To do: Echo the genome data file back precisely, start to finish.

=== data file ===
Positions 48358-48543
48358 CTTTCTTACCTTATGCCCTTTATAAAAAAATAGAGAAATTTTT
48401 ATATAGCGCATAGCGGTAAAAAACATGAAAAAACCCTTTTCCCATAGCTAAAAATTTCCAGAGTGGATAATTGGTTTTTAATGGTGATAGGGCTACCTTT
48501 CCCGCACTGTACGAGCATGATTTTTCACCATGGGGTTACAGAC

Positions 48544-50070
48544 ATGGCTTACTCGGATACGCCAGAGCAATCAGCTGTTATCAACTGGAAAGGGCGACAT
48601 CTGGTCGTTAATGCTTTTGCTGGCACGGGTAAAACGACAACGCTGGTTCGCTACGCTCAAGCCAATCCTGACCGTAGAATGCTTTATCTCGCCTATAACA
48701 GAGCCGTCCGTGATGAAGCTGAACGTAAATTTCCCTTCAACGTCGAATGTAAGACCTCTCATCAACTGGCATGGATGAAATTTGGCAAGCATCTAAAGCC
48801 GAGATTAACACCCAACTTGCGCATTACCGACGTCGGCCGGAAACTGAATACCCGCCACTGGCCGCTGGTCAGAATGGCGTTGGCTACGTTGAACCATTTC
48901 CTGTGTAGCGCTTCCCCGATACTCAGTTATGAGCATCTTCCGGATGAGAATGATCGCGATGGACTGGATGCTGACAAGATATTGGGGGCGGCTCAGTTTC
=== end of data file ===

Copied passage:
Positions 48358-48543
48358 CTTTCTTACCTTATGCCCTTTATAAAAAAATAGAGAAATTTTT
48401 ATATAGCGCATAGCGGTAAAAAACATGAAAAAACCCTTTTCCCATAGCTAAAAATTTCCAGAGTGGATAATTGGTTTTTAATGGTGATAGGGCTACCTTT
48501 CCCGCACTGTACGAGCATGATTTTTCACCATGGGGTTACAGAC

Positions 48544-50070
48544 ATGGCTTACTCGGATACGCCAGAGCAATCAGCTGTTATCAACTGGAAAGGGCGACAT
48601 CTGGTCGTTAATGCTTTTGCTGGCACGGGTAAAACGACAACGCTGGTTCGCTACGCTCAAGCCAATCCTGACCGTAGAATGCTTTATCTCGCCTATAACA
48701 GAGCCGTCCGTGATGAAGCTGAACGTAAATTTCCCTTCAACGTCGAATGTAAGACCTCTCATCAACTGGCATGGATGAAATTTGGCAAGCATCTAAAGCC
48801 GAGATTAACACCCAACTTGCGCATTACCGACGTCGGCCGGAAACTGAATACCCGCCACTGGCCGCTGGTCAGAATGGCGTTGGCTACGTTGAACCATTTC
48901 CTGTGTAGCGCTTCCCCGATACTCAGTTATGAGCATCTTCCGGATGAGAATGATCGCGATGGACTGGATGCTGACAAGATATTGGGGGCGGCTCAGTTTC